15. The Social-Cognitive Perspective: The social-cognitive view emphasizes stable parts of personality such as expectations and personal constructs. Can you define both the personal construct system and expectancies?
16. Conditional Traits: One idea of social-cognitive theory is that some aspects of traits are “if-then,” or conditional; that is, they are expressed under certain circumstances but not others. Can you describe a research study that examined conditional traits?
17. Culture Influences Personality: There are many ways that culture influences personality and many different dimensions along which culture varies. One way culture varies is according to how much a culture emphasizes community and the commonality among people (communal cultures) and how much the individual is emphasized (individualistic cultures). Can you describe the difference? What differences are found in people in the two sorts of cultures?
What Is the Developmental Perspective?
18. Psychosocial Theory: Psychosocial theory views the individual’s development as working in synchrony with practices and institutions provided by society. As a person matures, he or she engages with a sequence of practices and institutions that are appropriate to their age level. Can you provide an example of this? What is an example of a trait that toddlers have that is not present in infants?
19. Humanistic and Positive Psychology: The humanistic perspective emerged in the mid-20th century and applied principles of humanistic philosophy specifically to psychology. Can you identify some of those humanistic principles?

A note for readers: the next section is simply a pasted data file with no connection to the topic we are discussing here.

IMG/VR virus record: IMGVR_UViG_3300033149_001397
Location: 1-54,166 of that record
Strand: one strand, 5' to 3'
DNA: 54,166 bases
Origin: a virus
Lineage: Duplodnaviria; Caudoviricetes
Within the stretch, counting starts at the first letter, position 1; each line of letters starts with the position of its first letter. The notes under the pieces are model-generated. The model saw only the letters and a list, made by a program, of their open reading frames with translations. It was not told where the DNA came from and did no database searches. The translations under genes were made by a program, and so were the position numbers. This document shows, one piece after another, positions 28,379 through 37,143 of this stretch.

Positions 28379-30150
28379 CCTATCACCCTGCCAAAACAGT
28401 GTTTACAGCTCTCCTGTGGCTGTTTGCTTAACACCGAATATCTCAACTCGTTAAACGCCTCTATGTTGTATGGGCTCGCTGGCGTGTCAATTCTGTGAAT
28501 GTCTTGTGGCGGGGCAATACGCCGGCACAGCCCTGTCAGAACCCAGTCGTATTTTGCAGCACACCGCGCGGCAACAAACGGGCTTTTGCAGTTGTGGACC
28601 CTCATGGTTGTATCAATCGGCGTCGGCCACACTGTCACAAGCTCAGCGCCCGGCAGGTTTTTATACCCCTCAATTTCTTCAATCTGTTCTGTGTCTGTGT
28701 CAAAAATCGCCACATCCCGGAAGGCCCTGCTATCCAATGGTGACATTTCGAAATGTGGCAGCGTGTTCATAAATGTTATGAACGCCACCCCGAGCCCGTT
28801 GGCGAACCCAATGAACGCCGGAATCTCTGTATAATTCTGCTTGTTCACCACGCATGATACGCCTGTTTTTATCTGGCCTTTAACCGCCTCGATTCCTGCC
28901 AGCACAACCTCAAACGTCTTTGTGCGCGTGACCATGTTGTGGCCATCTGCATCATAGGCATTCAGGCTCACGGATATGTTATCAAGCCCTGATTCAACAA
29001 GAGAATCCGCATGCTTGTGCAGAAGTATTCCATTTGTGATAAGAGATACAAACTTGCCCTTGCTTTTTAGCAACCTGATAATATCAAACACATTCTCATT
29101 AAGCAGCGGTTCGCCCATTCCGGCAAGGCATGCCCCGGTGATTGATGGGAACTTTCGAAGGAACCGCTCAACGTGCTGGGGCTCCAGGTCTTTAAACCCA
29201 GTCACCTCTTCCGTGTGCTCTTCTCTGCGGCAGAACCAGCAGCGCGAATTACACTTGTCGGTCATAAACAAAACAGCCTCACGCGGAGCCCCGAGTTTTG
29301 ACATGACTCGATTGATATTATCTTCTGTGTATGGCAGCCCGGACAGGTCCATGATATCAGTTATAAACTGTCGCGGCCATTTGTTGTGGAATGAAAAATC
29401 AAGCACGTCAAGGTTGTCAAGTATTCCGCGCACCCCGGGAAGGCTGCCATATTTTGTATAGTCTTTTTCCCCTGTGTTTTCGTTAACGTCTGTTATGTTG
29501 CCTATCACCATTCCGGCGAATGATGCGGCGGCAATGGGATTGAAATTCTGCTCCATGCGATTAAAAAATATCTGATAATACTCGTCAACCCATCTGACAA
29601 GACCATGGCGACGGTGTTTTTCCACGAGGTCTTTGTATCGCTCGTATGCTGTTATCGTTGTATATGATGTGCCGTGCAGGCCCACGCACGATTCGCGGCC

20. Positive Psychology: Abraham Maslow focused on the study of psychological health and the needs individuals face. Carl Rogers was a clinician who focused on the therapeutic conditions his clients needed to grow mentally healthy. More recently, since the mid-1990s positive psychologists have been active in elaborating positive human qualities. What are some of those qualities?
21. Research in Empathy: In the 1950s, Carl Rogers suggested that psychotherapists should adopt certain characteristics to facilitate their clients’ growth. Can you name those characteristics? He and others researched the psychotherapeutic process and found that empathy was a contributor to positive client outcomes. How is empathy defined?
How Do We Reconcile Multiple Theories?
22. Integrating Theories: Each of the above theories has attractive points, but which one is right? The question cannot be answered. Those who advocate learning about the theories often view the decision as to which one is best as an individual choice. Another alternative looks to developing one big theory that combines all the theories covered here. Has this been done? How does the systems framework approach the question of integrating the theories?